Invest, democratize, organize! Building movements and community in the South

Written by: Jackie Cornejo

Date: September 11, 2018

Southern cities are growing – many at a much more rapid pace than the national average. According to the U.S. Census, eight out of the 15 cities with the largest population gains are in the South.

This is due in large part to historically cheap real estate, minimal regulation (which conservative legislators intend to keep in place) and corporate relocations from the North fueled by massive tax breaks.

While unemployment is at a historic low, stagnant wages and precarious employment have made it hard for the average southerner to see much fruit bearing from their labor.

Organizers and community leaders are moving forward with city-based strategies to bring equity and democracy into development, because place does matter.

Despite anti-democratic state pre-emption tactics, well-documented voter suppression tactics and gerrymandering, grassroots coalitions and local movements remain resilient and are fighting back.

Georgia STAND-UP, the long-time Atlanta affiliate of Partnership for Working Families, has fought for a more inclusive city amidst an era of tremendous growth and rapid displacement that will have a lasting impact on the city’s skyline and cultural fabric for generations to come.

Investment in movement-building organizations and leaders in the region by philanthropy is paramount to sustaining and preserving the South’s rich history of resistance.

Similar to findings pointed out in Grantmakers for Southern Progress and NCRP’s series As the South Grows, the Partnership believes that building sustainable, and local, sources of funding and lifting up voices from the region is key to building an even stronger movement for the long haul.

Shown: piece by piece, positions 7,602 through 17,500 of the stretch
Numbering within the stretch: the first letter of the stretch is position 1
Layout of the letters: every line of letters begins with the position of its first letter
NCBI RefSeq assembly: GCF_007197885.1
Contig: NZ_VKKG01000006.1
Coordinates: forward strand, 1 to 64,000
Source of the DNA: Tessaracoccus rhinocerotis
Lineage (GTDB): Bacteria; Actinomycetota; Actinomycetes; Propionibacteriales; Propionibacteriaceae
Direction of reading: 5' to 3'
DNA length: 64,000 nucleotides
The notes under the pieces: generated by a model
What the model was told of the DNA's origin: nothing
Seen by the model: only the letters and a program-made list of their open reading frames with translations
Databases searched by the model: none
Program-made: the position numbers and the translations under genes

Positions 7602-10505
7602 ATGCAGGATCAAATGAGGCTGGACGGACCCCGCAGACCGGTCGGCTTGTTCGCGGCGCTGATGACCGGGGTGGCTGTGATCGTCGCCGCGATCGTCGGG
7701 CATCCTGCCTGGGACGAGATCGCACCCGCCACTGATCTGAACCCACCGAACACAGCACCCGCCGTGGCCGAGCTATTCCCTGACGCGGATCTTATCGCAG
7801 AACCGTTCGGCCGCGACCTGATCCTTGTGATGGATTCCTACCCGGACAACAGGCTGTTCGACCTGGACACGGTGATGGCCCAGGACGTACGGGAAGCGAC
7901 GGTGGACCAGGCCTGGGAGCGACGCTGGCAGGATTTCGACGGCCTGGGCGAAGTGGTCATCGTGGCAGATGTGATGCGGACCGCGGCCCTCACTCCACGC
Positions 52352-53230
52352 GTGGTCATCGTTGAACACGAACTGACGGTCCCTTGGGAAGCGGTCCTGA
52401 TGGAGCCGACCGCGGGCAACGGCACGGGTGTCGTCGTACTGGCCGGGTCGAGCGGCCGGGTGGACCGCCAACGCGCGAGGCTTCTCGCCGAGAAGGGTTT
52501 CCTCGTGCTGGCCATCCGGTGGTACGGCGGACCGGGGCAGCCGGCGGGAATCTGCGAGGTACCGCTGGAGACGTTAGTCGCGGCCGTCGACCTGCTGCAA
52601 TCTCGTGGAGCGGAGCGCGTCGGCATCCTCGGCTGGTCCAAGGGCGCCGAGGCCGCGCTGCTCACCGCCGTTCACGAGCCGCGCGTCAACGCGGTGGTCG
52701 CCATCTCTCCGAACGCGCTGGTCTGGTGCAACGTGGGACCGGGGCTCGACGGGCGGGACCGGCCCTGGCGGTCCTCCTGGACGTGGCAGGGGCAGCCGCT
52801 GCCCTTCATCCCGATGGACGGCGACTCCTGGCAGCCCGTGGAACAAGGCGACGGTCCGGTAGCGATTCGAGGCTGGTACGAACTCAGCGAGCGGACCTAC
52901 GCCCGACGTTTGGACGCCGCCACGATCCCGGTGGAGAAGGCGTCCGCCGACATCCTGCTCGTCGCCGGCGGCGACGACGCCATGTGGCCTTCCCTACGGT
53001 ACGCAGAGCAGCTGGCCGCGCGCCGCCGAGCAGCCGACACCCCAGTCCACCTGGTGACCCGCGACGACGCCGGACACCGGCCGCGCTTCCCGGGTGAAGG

There isn’t a better time to organize with and build community in the South than now. I have been inspired by the tenacity of Stand Up Nashville (SUN) to put communities and transparency first as its city experiences the largest development frenzy in decades.

This year, the coalition was instrumental in the passage of the “Do Better” Bill, legislation that requires developers and contractors to disclose wages, hiring practices, and health and safety records as a condition of receiving tax breaks from the city.

The coalition has been one of the loudest voices calling attention to the injuries and fatalities crisis in the construction industry, where 16 workers have died from preventable injuries on the job in the last two years alone.

SUN recently launched a campaign demanding a Community Benefits Agreement (CBA) at a proposed Major League Soccer (MLS) stadium development, securing the first agreement of its kind in Tennessee. This CBA sets a new standard for how development should happen in Nashville, and potentially cities across the South, with affordable housing, wage standards, training and enforcement requirements.

The Durham Equitable Development Collaborative is also organizing to develop a similar equitable development model in the face of rapid redevelopment of public housing in its downtown core, all while navigating the retaliatory nature of the state’s General Assembly.

The collaborative is led by Power Up NC and groups like Durham CAN, the North Carolina A. Philip Randolph Institute and Durham For All.

For more than a decade, the Partnership for Working Families and its network for 19 grassroots and community organizations has driven and supported comprehensive trans-local campaigns to transform cities and institutions that have historically benefitted from and perpetuated racialized inequality.